"Thank you for taking a moment to read my email. I am in desperate need to know if I have a phonics problem. . . . For example, I pronounce the word ambience and my boyfriend, who is an RN, laughs at me and tells me I pronounced ambience wrong. But that is only one of many words he corrects when I say them. What I need to know is do you have a program that can actually hear me speak and correct me at that moment."
This was my response:
I'm not a speech therapist, so I can't opine on whether you may have a phonics problem. And I don't know of any device that can correct pronunciation in the way you describe — such a contrivance, I think, would doubtless be annoying after a while. What I'm wondering is whether you have a boyfriend problem, not a phonics problem. How do you know he's right every time he corrects you? Does he provide any reliable evidence of his correctness? If he's going to ridicule you for the way you speak, you have every right to fight back and demand proof, for you may be the unsuspecting victim of an all-too-common phenomenon I call "erroneous correction."
I suggest that you arm yourself with a good dictionary or two — preferably a Random House dictionary published before 2003, or a Webster's New World Dictionary (NOT a Merriam-Webster dictionary) — and familiarize yourself with the pronunciation symbols. And if you really want to get serious and defend yourself, pick up a copy of my Big Book of Beastly Mispronunciations (second edition, 2006). I cover hundreds and hundreds of troublesome words in there, including ambience — which, since you spelled it properly (it's not ambiance) I'm guessing you may also pronounce it properly: AM-bee-ints. The pseudo-French variant AHM-bee-ahnts (or ahm-bee-AHNTS) is a recent, half-educated bit of pretentiousness. If that's the way your boyfriend says it, he's wrong.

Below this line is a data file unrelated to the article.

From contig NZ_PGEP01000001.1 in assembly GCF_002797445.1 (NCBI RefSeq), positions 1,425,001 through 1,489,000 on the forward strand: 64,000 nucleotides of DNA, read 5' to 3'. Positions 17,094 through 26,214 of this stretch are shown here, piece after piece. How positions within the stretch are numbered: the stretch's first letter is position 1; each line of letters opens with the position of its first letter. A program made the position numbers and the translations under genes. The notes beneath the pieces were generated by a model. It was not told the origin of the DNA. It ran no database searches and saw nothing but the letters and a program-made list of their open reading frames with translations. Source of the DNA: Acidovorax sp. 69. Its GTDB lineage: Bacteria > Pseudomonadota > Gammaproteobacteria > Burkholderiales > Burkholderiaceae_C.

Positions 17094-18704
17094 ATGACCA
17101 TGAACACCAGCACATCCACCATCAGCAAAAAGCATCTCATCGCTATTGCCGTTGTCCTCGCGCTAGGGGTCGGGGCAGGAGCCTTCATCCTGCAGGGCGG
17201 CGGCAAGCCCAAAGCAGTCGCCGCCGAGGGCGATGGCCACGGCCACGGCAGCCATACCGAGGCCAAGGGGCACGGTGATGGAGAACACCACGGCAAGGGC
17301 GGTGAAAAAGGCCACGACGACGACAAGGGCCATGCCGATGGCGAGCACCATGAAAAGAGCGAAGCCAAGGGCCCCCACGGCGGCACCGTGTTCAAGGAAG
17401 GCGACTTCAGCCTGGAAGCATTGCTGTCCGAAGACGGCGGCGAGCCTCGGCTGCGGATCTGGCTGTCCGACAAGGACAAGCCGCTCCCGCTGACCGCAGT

In the entry for gondola in my Big Book of Beastly Mispronunciations I discuss the phenomenon of erroneous correction. Here is the pertinent portion of the entry:
In the 1986 movie Heartburn, based on Nora Ephron's book, a woman says, "Arthur's idea of romance is Venice, gondolas," stressing the first syllable. "Gondolas," her husband interrupts, stressing the second syllable in an irritated tone of voice that implies he has corrected her often. "Yes, of course," she says, and changes the subject.
That is precisely the sort of unfortunate situation I had in mind when I decided to write this book, and I hope you will use what is written here as ammunition in your defense should you become the victim of what I like to call "erroneous correction." Correcting someone else's pronunciation (or grammar or diction or anything else) can be one of the most obnoxious things a person can do, but it doesn't have to be. When I find myself impelled to do it, I try to follow these three rules:
1. Don't ever interrupt the speaker.
2. Whenever possible, make your comments in private.
3. Make damn sure you're right!
In this case the woman was right to put the accent on the gon- in gondola, and her partner, who apparently had never checked the pronunciation in a dictionary, broke all three rules and made an ass of himself.